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5 Indian sweet and snack shops, to celebrate Diwali

November 13, 2012|By Betty Hallock
  • Celebrate Diwali, the Hindu new year, with Indian sweets and snacks from local shops.
Celebrate Diwali, the Hindu new year, with Indian sweets and snacks from… (Shakil Adil / Associated…)

Today is Diwali, the Indian festival of lights that marks the Hindu new year and commemorates the homecoming of the Lord Rama after 14 years in exile.

Times contributor Linda Burum recently wrote about the celebration in Southern California:

"There is no more delicious way to capture Diwali's spirit than to follow the crowds to our favorite sweet and snack shops. Each place also serves dosas, chaat and other vegetarian meals, but at the moment all eyes are on the holiday goodies."

Here are some sweet and snack shops in the L.A. area:

Surati Farsan Mart

This former hole-in-the-wall recently reopened after a remodeling that doubled its size. Towering stacks of red and gold boxes disappear fast from the polished new display cases. Geometrically designed sweets in variegated tones are lined up like burnished jewels. Vivid green and white spirals of sweetened, crushed pistachio and white cashew nuts are sliced to form kaju pista rolls. Pink rose anjir patties come splotched with edible silver foil. Squares of jaggery-sweetened sesame seeds, tal papri, have a cookie-like crunch, and rose-flavored coconut balls are dipped in deep, dark chocolate. Mounds of savories include lilo chevdo -- a knock-out spice-infused snack mix of matchstick potatoes, cashews, garbanzos, raisins and other mysteries.

11814 E. 186th St., Artesia, (562) 860-2310. www.suratifarsanmart.com

Sukhadia's Methai & Restaurant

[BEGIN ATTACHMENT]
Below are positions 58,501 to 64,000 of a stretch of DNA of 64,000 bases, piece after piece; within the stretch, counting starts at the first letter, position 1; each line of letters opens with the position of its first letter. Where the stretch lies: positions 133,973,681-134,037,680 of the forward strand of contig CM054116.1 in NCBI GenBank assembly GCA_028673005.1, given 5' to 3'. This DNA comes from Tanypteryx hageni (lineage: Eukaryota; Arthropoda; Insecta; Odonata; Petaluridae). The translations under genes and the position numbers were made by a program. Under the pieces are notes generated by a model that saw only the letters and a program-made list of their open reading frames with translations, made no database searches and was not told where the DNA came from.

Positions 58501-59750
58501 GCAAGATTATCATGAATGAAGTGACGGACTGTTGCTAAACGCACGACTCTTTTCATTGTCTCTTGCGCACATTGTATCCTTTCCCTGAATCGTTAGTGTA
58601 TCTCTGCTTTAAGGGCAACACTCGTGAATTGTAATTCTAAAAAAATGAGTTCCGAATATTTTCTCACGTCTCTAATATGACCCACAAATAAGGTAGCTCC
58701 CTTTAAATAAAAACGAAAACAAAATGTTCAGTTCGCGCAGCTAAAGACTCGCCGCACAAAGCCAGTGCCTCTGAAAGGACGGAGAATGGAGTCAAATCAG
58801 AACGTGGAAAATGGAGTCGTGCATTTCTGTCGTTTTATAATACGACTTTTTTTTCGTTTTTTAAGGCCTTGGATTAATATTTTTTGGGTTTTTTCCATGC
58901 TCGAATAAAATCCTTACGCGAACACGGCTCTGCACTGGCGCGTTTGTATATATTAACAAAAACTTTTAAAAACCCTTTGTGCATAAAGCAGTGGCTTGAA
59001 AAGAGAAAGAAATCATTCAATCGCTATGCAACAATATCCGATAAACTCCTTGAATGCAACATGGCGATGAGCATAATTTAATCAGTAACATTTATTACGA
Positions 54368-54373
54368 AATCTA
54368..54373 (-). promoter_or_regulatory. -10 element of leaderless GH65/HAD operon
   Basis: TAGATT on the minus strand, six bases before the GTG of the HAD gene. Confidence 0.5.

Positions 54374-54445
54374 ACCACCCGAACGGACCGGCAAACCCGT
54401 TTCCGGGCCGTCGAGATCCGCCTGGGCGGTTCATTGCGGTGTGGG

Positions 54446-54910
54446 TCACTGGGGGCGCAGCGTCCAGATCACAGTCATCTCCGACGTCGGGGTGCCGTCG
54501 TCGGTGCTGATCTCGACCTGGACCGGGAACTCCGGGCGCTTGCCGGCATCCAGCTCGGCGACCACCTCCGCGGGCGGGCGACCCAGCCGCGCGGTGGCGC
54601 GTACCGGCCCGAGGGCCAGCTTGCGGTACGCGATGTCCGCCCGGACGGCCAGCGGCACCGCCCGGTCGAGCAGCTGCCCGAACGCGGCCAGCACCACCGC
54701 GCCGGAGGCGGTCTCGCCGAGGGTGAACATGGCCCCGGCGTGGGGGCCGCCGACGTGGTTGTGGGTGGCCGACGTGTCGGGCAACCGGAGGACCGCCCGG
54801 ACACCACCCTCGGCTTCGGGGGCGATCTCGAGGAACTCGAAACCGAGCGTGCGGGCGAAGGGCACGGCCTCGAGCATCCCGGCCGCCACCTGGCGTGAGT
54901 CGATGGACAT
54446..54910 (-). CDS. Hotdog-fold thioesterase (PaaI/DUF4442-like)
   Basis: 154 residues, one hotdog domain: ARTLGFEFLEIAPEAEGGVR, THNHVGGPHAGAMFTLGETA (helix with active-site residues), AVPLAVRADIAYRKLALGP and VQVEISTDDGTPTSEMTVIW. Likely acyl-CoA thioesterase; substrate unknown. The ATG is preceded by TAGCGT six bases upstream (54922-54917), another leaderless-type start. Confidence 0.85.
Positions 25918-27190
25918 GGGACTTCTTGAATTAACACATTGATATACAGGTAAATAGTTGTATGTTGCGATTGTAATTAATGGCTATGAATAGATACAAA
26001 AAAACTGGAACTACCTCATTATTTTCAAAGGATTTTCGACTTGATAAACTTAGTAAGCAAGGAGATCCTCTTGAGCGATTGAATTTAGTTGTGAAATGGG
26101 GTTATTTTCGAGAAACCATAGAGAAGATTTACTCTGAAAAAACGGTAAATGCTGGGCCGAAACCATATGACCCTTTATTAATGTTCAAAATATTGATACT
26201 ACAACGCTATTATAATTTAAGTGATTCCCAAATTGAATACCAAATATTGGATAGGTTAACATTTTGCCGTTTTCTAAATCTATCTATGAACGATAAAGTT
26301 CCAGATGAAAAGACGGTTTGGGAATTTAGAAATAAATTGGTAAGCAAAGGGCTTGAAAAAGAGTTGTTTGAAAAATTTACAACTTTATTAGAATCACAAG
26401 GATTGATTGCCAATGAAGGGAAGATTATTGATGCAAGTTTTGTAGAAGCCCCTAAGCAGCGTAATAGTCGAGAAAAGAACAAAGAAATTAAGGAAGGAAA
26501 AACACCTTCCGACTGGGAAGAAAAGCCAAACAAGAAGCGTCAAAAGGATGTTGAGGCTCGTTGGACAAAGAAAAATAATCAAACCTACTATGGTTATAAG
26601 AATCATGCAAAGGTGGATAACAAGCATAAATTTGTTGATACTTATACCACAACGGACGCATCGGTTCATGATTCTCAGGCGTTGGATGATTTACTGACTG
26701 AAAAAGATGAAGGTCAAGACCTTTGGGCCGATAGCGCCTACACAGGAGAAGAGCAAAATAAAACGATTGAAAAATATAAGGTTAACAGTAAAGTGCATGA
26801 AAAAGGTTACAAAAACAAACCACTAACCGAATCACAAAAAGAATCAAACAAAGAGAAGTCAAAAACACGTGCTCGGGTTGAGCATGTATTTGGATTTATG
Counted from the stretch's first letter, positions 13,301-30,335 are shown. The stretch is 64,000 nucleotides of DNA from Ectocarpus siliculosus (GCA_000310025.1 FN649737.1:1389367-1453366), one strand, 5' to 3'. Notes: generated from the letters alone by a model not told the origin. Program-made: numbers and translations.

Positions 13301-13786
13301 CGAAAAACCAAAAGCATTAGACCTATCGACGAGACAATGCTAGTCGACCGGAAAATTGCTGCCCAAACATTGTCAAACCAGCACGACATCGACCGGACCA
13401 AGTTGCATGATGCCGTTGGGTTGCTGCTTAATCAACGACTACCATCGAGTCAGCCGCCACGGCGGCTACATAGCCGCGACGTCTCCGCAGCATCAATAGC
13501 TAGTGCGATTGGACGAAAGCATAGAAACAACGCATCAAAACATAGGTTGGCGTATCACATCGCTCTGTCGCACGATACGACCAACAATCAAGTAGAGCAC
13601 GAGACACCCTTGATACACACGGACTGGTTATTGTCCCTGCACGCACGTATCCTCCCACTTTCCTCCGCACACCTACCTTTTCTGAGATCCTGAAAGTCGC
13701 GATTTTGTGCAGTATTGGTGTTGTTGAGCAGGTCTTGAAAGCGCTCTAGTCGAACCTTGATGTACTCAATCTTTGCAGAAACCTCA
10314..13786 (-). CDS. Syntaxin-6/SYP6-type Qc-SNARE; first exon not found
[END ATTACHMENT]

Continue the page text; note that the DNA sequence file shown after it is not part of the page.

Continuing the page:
Uday Shah's great-grandfather opened the first Sukhadia's in Khamnbhat, Gujarat, in 1880 and created a franchise run by the whole family today. If you associate Indian confections with teeth-numbing sugariness, Shah will change your perception with his naturally sweet (and vegan-friendly) items such as anjeer halva. The nut-studded disks of pure ground figs are surrounded by a shaggy coat of shredded coconut. Less virtuous but still modestly sweet are the saffron and cardamom-perfumed almond penda made from finely crushed nuts. Crumbly cookie-like motichoor laddu, made from garbanzo flour, are rich with ghee and bits of dry fruit. Savories in Lucite containers hang like artwork on one wall of this flamboyantly painted shop. The tongue-tingling puffy garbanzo masala bundi can get seriously addictive.

18413 Pioneer Blvd., Artesia, (562) 402-1155, www.facebook.com/SukhadiaLA

Radhe Sweets & Catering

When owner Chetan Malani puts out his mathis and ghagra, his nostalgic Gujarat customers practically weep with joy. "We only make these for Diwali," he says. They've waited all year to load up on the crisp fried lentil flour wafers and the empanada-like turnovers of semolina and paneer cheese. On an average day, his display cases are chockablock with beautifully groomed methai and tall pyramids of crunchy snacks. Try the kaju amir roll -- pressed cashews rolled around a fig filling -- or the cookie-like methi ladoo, golden buttery balls perfumed with cardamom and fenugreek that have the sweet-savory nuance of salted caramels. Masala-roasted peanuts will get your gustatory juices flowing. And to quell any hunger, order the grilled Bombay-style vegetarian sandwich.

3070 W. Lincoln Ave., I-J, Anaheim, (714) 220-9355, www.radhesweets.com

K.C. Spices & Paan, Sangam Grocery & Paan

People who host fairly formal meals, whether at home or at one of L.A.'s many Indian banquet halls, love to offer their guests fresh paan. Two shops, K.C. Spices & Paan and Sangam Grocery & Paan, make and serve these fragrant after-dinner digestive aids that remedy overindulgences during Diwali's party season. Using betel leaves as individual wrappers, paan holds such filling ingredients as sweetened fresh rose petals and candied cumin seeds. They're nothing like the spices put out in bowls at most Indian restaurants. "The leaves are grown in Hawaii and processed in Florida," says Chaitnya Vyas, owner of K.C. Like the paan walahs in India, each place has its own collection of recipes, and customers may request regional variations. The shops cater large events, but orders of any size may be picked up to go.

K.C. Spices & Paan, 18803 Pioneer Blvd., Artesia, (562) 402-0894 or (562) 355-2889; Sangam Grocery & Paan, 1155 S. Diamond Bar Blvd., Diamond Bar, (909) 861-7074, www.freshpaan.com

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